In 1855 the inventor Leon Scott constructed a device called a phonautograph that recorded tracings of the vibrations of sound. Thomas Edison, starting about 1877, made great improvements in mechanical sound recording and was the first inventor to achieve the actually audible reproduction of recorded sound. The greatest advances, however, were made after the adoption in 1925 of electromechanical systems using electronic amplifiers (see record player ).
Generally, in recording, the sound waves impinge on a microphone and are converted into an electrical signal that is recorded by a tape recorder. The tape can be edited if desired. When a commercial phonograph record is to be made, a disk of soft acetate composition coated on an aluminum base, called an original, is placed on a rotating turntable. The tape is played back and controls a stylus that cuts a spiral groove starting from the outer edge and moving to the inner edge of the original. For monophonic sound the stylus vibrates from side to side as it cuts the groove. For stereophonic sound the stylus vibrates vertically, as well as from side to side, recording one sound channel in the left wall of the groove and one in the right.
In a series of steps the original is used to make a metal stamper that presses the groove into commercial records. In order to play a commercial record, a stylus, or needle, is placed in the disk's groove while it is in motion on a turntable. The vibrations of the stylus cause the transducer to which it is attached to produce a varying voltage. This voltage is amplified and fed into a loudspeaker.
In magnetic tape systems the varying electrical voltage is converted in a small electromagnet, called a head, into a varying magnetic field that causes magnetic particles embedded in the tape to become aligned in varying degrees as the tape passes through the magnetic field. On playback, the magnetic tape moves past the head, generating a varying voltage in the coil of the head, which is boosted in an amplifier and converted to sound by a loudspeaker.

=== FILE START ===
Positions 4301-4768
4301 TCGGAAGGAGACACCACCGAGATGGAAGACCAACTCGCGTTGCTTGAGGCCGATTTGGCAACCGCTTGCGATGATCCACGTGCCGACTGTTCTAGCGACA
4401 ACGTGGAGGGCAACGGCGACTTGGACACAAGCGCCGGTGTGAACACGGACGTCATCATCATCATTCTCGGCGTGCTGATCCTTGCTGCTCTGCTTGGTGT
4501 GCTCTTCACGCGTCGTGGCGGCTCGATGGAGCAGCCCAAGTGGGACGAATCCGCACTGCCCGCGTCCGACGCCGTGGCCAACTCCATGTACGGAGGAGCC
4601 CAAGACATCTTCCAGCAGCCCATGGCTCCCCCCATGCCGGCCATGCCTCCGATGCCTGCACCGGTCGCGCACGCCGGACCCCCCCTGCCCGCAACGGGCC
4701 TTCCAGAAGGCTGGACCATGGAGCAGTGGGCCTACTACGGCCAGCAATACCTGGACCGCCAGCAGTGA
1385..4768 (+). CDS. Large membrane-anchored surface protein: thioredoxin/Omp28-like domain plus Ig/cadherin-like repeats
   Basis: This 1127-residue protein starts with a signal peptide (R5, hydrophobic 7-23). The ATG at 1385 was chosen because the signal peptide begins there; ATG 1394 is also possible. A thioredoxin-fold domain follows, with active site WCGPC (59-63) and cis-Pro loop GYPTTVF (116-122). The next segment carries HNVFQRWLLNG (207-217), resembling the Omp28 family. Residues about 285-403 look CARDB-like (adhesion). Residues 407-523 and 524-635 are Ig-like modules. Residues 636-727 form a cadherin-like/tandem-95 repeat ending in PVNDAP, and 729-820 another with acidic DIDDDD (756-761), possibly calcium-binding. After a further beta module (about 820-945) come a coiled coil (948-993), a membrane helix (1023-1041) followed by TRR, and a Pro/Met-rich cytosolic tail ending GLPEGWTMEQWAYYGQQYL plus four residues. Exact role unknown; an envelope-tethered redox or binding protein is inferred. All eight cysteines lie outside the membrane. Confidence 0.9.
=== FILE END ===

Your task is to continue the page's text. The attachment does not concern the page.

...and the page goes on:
Compact discs , first introduced commercially in the early 1980s, employ laser technology to inscribe and
read digital information in a way that avoids actual physical contact between the disc and any type of stylus. The optical properties of the disc's tracks are measured by a sensor and converted to digital signals and then to sound. Compact discs have the advantage of minimal wear and a greater possible dynamic range. Compact disc technology was superceded by digital versatile disc (DVD) technology with the introduction of the DVD-Audio format in 1999. Using a similar optical technology, DVD offers greater storage capacity and even more accurate sound reproduction. Recorded music and other sound may also be stored on and played from computer disks using several different computer-program file formats.
Motion picture soundtracks are called optical recordings. The sound to be recorded is converted into an electrical signal that is used to modulate the intensity of a beam of light. This modulated beam exposes a moving film to make a recording of the sound. Reproduction is effected by shining a steady beam of light through the developed film that is the sound track. As the film moves across the light beam, some of the light passes through it into a photocell, the amplified output of which activates a loudspeaker. See tape recorder .
See L. Baert et al., Digital Audio and Compact Disc Technology (1995) F. Jorgenson, The Complete Handbook of Magnetic Recording (1995) J. Borwick, ed., Sound Recording Practice (4th ed. 1996) G. Alkin, Sound Recording and Reproduction (3d ed. 1997) R. E. Runstern and D. M. Huber, Modern Recording Techniques (4th ed. 1997) B. Bartlett and J. Bartlett, Practical Recording Techniques (2d ed. 1998).
The Columbia Electronic Encyclopedia, 6th ed. Copyright © 2012, Columbia University Press. All rights reserved.
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